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"The auto industry is going back to basics at the Detroit Auto Show this year. Car enthusiasts may be a little disappointed about the lack of flash and fantasy at this year's show, but car shoppers will appreciate the fact that automakers are showing off new versions of vehicles that they're actually likely to buy."
"The new Toyota Camry has the potential to breathe life into the slowing passenger car market. Many consumers have abandoned the segment for crossovers so this redesign needs to draw defectors back. This is a competitive segment with shrinking margins and consumer interest so Toyota needs to deliver a compelling product to protect their anchor product."
"When it comes to the trucks and SUVs debuting in Detroit, what's old is new again. Automakers are smartly taking advantage of the fact that car shoppers can't get enough trucks and SUVs right now and are freshening up old favorites. Given the current demand, this is a smart way to go to try and lure consumers to the dealership in what we expect will be a strong, but softening, year."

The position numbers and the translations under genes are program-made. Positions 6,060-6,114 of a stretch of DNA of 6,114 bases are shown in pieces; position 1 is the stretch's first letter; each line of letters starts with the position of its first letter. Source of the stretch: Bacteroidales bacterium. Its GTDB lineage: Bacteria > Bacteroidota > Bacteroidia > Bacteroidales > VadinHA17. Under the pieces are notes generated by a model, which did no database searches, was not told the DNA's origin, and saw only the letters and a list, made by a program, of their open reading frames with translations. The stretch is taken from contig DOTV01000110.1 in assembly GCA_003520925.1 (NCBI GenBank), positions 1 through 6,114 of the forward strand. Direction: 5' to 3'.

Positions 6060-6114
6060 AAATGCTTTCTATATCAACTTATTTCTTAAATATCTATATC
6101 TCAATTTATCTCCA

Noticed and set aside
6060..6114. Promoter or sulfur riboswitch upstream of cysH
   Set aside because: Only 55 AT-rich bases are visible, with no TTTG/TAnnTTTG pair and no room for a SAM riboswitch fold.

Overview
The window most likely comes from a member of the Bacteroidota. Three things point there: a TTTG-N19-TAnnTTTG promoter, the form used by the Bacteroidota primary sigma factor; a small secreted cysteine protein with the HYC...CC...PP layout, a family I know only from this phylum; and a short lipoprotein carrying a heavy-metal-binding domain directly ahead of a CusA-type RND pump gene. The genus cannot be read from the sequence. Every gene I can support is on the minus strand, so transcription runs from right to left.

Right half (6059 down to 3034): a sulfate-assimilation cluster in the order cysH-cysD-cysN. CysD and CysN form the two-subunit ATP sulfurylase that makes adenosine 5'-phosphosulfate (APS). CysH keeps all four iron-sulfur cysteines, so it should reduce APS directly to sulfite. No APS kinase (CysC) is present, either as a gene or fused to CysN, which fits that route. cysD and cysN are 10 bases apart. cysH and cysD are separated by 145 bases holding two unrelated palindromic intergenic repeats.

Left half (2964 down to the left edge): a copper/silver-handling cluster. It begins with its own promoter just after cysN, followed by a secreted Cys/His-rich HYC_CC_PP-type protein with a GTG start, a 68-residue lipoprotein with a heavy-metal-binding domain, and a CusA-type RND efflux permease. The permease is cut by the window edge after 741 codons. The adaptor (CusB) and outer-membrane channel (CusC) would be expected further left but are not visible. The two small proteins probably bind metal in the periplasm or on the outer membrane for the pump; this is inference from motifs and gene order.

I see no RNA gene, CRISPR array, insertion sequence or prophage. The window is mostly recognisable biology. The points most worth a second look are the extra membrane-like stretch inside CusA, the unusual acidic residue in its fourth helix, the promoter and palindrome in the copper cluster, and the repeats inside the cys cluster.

"It's not surprising that Donald Trump has set his sights on the auto industry to help draw attention to his pro-growth agenda. Even though automakers are global companies, dealers and manufacturing facilities are very much entwined in the fabric of local American communities. In 2016, just over 53 percent of vehicles sold at retail in the U.S. were manufactured here - 10.9 percent were produced in Japan, 10.5 percent in Canada and 10.1 percent in Mexico. While automakers will continue to make business decisions that are best for their bottom lines, it will be interesting to see how they continue to respond to this highly visible public pressure."
"And, while automakers are continuing to invest in EV technology, the upcoming CAFE target check in 2018 is likely on many an executive's mind. Market share of pure EVs continued to decline last year (.37 percent of all new car sales in the U.S. last year, down from .39 percent in 2015 and .41 percent in 2014), so if this slide continues and if the Trump administration gives car companies a reprieve on meeting the aggressive 2025 standards, the fervent push to develop the technology may start to slow."